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Illinois Genealogy Trails

 Jefferson County Illinois
Biographies of Bean Families


Adam A. Bean

Adam and Mary Bean

Adam Alexander Bean grew up with the conviction that honest toil was the passport to success and honorable adulthood. He was born December 18. 1896; the son of George W. and Amanda F. Rightnowar Bean, in a log house on his grandfather, Ad Rightnowar's farm in McClellan Township. He attended the Rightnowar School where his parents had also received their elementary education. When his children entered this school, he was elected a member of its Board of Education; serving as President in 1938; Clerk in 1939, and as Director in 1940.
In 1922 he attended the Molar Barher College in St. Louis, Missouri. Upon completion. he and his father, George W., opened a shop in Mt. Vernon. In later years he purchased a shop in Waltonville and combined barbering and farming for a livelihood.
Alex was industrious and steady, enabling him to surge forward in spite of difficulties and discouragements. He knew the task of gathering corn with the shucking peg in snow and freezing weather with a team of unruly horses hitched to a buckboard wagon.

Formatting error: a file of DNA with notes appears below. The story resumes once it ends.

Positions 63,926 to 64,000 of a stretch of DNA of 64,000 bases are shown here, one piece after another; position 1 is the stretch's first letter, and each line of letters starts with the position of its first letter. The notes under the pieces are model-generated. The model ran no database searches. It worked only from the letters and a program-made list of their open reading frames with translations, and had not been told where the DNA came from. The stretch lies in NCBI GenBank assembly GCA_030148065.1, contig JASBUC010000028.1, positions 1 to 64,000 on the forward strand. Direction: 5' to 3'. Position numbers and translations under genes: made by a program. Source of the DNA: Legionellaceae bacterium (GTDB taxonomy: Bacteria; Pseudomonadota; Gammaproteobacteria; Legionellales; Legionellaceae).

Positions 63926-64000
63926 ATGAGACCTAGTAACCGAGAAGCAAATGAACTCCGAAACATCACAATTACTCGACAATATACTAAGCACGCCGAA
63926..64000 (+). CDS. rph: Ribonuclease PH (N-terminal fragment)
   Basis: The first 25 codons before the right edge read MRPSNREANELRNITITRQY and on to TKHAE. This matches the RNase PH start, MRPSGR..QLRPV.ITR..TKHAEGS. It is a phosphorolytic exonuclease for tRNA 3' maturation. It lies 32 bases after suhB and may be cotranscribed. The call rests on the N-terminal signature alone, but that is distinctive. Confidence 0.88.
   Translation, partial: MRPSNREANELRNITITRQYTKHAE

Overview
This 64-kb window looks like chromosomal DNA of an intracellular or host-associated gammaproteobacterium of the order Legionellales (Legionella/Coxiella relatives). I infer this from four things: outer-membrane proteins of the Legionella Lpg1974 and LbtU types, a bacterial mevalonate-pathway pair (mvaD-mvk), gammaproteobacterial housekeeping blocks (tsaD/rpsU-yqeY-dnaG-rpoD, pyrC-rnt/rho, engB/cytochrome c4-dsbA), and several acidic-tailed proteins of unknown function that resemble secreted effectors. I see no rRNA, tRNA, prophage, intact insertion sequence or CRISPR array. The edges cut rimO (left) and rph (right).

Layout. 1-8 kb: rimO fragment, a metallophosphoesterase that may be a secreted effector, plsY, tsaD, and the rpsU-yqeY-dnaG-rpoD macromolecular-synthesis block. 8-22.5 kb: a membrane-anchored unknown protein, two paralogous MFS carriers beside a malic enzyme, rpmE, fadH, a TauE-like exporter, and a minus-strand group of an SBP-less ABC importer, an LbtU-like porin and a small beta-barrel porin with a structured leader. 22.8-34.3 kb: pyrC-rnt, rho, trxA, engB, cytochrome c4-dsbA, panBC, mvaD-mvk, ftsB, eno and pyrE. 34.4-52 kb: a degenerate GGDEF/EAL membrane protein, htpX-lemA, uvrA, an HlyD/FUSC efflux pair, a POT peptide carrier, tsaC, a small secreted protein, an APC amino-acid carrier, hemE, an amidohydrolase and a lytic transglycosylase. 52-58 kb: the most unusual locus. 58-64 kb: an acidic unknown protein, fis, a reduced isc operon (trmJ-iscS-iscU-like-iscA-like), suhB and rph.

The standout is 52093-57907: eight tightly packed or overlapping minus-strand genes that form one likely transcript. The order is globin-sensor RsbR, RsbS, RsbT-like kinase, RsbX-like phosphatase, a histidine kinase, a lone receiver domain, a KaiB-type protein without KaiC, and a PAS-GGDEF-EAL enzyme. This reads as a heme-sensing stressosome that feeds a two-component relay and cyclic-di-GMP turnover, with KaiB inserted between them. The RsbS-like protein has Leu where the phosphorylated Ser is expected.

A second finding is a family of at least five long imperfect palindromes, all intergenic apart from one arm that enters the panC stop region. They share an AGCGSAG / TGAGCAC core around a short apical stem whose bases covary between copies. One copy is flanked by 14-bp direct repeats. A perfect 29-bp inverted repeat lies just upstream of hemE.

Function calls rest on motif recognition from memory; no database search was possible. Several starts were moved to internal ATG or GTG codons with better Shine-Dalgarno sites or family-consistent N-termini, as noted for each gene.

In 1937 Alex purchased a 90 acre tract, later adding to make a 230 acre farm in McClellan Township; located in Sec. 16 and 17. He first married Clara H. Black in 1923. She and infant son, Allen Eugene, died in 1925. On September 22,1926. Alex married Mary Ann Osborn, born April 24,1908 in Bald Hill Township, the daughter of John L. W. and Margaret Keller Osborn of Elk Prairie Township. They have four children who live in Jefferson County today: Betty Elaine, Sylvia Faye, Nada Rosemary, and George Alexander. Mary worked at the Shoe Factory over 25 years and retired in 1973.
Betty Elaine, born June 20,1927, married in 1945 Louis M. Knox, son of George and Elizabeth Bowers Knox of Casner Township. They live in Elk Prairie Township and have three children all married; Judy Ann to Bernard Jackson, have Angela; Louis, Jr. to Melba Roeder, have Matthew and Marcus; and Vicky Lynn to James Michael Campbell. have Michael Alan.